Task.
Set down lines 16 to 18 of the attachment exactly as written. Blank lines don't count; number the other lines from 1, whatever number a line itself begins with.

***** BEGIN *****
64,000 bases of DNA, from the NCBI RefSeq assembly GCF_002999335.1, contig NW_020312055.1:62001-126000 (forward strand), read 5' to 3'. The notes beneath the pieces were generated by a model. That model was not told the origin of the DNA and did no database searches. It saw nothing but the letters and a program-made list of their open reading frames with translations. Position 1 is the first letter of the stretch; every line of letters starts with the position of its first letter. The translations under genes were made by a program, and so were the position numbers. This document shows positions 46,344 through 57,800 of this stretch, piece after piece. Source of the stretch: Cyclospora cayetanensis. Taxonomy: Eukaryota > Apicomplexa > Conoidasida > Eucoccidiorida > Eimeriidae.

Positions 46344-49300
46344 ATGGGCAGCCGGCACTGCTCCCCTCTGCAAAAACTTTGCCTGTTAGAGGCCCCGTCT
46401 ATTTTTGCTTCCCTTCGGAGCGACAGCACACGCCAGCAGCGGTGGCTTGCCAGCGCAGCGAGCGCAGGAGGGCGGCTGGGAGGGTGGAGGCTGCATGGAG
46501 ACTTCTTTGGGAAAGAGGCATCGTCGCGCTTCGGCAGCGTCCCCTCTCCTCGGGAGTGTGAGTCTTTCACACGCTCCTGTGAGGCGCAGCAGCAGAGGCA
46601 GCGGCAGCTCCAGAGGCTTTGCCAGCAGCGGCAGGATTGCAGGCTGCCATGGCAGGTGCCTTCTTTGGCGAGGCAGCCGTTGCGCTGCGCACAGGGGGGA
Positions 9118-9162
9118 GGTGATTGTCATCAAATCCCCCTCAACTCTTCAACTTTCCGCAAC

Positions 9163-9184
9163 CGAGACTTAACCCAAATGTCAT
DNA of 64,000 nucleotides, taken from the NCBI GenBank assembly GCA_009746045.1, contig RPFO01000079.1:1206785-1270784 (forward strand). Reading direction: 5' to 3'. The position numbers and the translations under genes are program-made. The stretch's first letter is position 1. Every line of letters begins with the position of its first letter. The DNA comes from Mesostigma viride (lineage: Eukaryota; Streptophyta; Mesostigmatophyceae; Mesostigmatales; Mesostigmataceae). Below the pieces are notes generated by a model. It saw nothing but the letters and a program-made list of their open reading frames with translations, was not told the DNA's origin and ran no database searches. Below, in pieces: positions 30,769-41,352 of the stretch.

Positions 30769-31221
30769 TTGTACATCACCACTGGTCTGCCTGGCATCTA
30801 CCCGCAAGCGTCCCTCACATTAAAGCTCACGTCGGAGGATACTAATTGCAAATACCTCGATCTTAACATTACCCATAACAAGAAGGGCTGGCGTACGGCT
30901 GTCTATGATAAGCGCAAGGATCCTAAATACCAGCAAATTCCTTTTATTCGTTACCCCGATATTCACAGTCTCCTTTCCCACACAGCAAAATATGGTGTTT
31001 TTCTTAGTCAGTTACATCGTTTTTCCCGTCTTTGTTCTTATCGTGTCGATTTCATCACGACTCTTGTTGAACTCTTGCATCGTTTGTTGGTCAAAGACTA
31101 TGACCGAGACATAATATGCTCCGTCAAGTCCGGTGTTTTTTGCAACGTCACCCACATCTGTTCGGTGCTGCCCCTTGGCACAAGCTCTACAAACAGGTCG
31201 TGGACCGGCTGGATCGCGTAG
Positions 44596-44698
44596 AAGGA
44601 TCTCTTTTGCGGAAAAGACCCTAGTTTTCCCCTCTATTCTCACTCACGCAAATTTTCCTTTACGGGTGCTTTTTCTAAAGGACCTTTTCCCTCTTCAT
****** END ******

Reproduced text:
31001 TTCTTAGTCAGTTACATCGTTTTTCCCGTCTTTGTTCTTATCGTGTCGATTTCATCACGACTCTTGTTGAACTCTTGCATCGTTTGTTGGTCAAAGACTA
31101 TGACCGAGACATAATATGCTCCGTCAAGTCCGGTGTTTTTTGCAACGTCACCCACATCTGTTCGGTGCTGCCCCTTGGCACAAGCTCTACAAACAGGTCG
31201 TGGACCGGCTGGATCGCGTAG